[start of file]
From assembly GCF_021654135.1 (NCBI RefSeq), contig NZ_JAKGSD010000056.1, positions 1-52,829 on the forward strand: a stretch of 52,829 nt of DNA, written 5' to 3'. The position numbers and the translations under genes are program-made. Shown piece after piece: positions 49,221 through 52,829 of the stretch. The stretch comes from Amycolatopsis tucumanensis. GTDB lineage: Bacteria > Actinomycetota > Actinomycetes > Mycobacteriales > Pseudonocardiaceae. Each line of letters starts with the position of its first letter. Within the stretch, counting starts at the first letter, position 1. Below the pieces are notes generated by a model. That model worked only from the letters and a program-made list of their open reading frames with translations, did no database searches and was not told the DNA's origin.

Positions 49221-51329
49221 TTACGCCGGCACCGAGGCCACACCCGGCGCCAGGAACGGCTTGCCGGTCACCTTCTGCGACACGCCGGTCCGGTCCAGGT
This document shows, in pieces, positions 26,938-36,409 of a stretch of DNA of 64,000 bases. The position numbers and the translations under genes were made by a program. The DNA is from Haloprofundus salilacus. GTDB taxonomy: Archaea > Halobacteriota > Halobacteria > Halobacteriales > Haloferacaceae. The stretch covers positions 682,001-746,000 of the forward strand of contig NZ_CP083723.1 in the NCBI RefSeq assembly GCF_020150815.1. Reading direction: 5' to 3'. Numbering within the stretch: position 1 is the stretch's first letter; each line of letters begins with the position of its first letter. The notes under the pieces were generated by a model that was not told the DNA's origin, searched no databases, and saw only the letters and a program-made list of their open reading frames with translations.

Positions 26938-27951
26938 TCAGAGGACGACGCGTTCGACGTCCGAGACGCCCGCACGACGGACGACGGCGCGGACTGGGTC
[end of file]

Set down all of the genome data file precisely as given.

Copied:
From assembly GCF_021654135.1 (NCBI RefSeq), contig NZ_JAKGSD010000056.1, positions 1-52,829 on the forward strand: a stretch of 52,829 nt of DNA, written 5' to 3'. The position numbers and the translations under genes are program-made. Shown piece after piece: positions 49,221 through 52,829 of the stretch. The stretch comes from Amycolatopsis tucumanensis. GTDB lineage: Bacteria > Actinomycetota > Actinomycetes > Mycobacteriales > Pseudonocardiaceae. Each line of letters starts with the position of its first letter. Within the stretch, counting starts at the first letter, position 1. Below the pieces are notes generated by a model. That model worked only from the letters and a program-made list of their open reading frames with translations, did no database searches and was not told the DNA's origin.

Positions 49221-51329
49221 TTACGCCGGCACCGAGGCCACACCCGGCGCCAGGAACGGCTTGCCGGTCACCTTCTGCGACACGCCGGTCCGGTCCAGGT
This document shows, in pieces, positions 26,938-36,409 of a stretch of DNA of 64,000 bases. The position numbers and the translations under genes were made by a program. The DNA is from Haloprofundus salilacus. GTDB taxonomy: Archaea > Halobacteriota > Halobacteria > Halobacteriales > Haloferacaceae. The stretch covers positions 682,001-746,000 of the forward strand of contig NZ_CP083723.1 in the NCBI RefSeq assembly GCF_020150815.1. Reading direction: 5' to 3'. Numbering within the stretch: position 1 is the stretch's first letter; each line of letters begins with the position of its first letter. The notes under the pieces were generated by a model that was not told the DNA's origin, searched no databases, and saw only the letters and a program-made list of their open reading frames with translations.

Positions 26938-27951
26938 TCAGAGGACGACGCGTTCGACGTCCGAGACGCCCGCACGACGGACGACGGCGCGGACTGGGTC